Social justice protests have been roiling American universities, even causing administrative heads to roll. To a significant degree, these campus uprisings have been characterized by an impulse to restrict speech and expression for the sake of creating “safe spaces” for marginalized groups. However, speech restriction is a double-edged sword that can just as easily injure the very people campus activists seek to help.

The turmoil at the University of Missouri (Mizzou) in particular was sparked by racial incidents. And the protesters are closely aligned with the Black Lives Matter movement, which combats police brutality against black Americans. However, cops themselves have recently sought to restrict speech and expression in order to insulate that very brutality from criticism.

As William N. Grigg wrote last year:

“The NYPD has now added its name to the roster of Officially Protected Victims by filing ‘hate crimes’ charges against 36-year-old Rosella Best, who had tagged police vehicles and a public school with anti-NYPD graffiti. Among the entirely defensible sentiments inscribed by Best are ‘NYPD pick on the harmless,’ ‘NYPD pick on the innocent,’ and?—?in a display of familiar but increasingly justified hyperbole?—?‘NAZIS=NYPD.’ (Assuming that Ms. Best used only ‘public’ property as her canvas, it’s difficult to identify an actual victim in this case.)”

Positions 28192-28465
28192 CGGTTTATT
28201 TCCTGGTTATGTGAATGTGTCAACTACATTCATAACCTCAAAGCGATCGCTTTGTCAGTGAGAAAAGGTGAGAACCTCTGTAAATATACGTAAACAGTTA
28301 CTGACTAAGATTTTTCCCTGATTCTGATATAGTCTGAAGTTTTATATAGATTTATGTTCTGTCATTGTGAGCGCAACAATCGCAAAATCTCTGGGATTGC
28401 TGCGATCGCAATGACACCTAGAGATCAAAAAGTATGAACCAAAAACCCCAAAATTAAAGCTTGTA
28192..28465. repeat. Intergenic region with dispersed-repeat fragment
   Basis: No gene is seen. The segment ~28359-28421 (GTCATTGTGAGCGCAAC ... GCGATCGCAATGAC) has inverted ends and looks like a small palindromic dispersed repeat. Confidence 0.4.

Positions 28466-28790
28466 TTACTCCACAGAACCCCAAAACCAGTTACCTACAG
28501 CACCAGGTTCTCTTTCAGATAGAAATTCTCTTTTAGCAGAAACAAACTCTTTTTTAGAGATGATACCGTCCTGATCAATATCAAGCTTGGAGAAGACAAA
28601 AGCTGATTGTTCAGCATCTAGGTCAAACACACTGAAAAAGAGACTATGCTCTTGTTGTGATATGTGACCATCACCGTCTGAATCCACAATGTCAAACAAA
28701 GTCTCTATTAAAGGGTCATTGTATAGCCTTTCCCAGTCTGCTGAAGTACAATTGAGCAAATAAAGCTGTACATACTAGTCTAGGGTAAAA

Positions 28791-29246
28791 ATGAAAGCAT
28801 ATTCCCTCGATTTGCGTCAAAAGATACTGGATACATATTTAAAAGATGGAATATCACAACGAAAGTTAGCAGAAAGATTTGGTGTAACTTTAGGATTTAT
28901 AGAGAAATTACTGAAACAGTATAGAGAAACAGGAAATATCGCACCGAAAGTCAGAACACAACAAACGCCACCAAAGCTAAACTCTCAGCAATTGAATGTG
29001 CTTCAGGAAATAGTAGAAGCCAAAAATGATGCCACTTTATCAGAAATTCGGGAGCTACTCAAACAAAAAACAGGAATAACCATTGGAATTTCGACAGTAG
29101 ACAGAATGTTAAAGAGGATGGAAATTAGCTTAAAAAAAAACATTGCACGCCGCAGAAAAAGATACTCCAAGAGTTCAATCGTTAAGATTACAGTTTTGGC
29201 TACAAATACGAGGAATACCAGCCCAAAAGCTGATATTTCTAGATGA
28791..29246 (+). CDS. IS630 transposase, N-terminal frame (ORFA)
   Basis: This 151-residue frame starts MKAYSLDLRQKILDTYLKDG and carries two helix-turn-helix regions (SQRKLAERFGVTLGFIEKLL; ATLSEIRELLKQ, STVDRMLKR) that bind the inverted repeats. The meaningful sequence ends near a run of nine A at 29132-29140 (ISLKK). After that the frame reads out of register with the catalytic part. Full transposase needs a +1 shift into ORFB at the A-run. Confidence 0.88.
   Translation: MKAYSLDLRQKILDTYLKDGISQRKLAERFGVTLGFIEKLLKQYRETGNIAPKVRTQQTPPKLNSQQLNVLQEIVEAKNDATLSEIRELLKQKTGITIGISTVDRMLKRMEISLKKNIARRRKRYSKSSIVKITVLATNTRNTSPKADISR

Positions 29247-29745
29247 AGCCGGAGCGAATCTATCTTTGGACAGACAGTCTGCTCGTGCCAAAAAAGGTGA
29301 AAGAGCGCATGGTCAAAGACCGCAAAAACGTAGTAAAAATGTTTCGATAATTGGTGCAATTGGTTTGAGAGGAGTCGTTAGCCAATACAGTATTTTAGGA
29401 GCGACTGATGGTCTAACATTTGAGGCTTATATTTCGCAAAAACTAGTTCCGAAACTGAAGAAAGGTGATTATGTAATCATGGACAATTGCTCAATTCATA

And earlier this year, the Fraternal Order of Police demanded that Congress extend such special protection to the federal level.


Wars are expensive. The recruitment and sustainment of fighters in the field, the ongoing purchases of weapons and munitions, as well as the myriad other costs of struggle, add up.

So why isn’t the United States going after Islamic State’s funding sources as a way of lessening or eliminating their strength at making war? Follow the money back, cut it off, and you strike a blow much more devastating than an airstrike. But that has not happened. Why?


Many have long held that Sunni terror groups, ISIS now and al Qaeda before them, are funded via Gulf States, such as Saudi Arabia, who are also longtime American allies. Direct links are difficult to prove, particularly if the United States chooses not to prove them. The issue is exacerbated by suggestions that the money comes from “donors,” not directly from national treasuries, and may be routed through legitimate charitable organizations or front companies.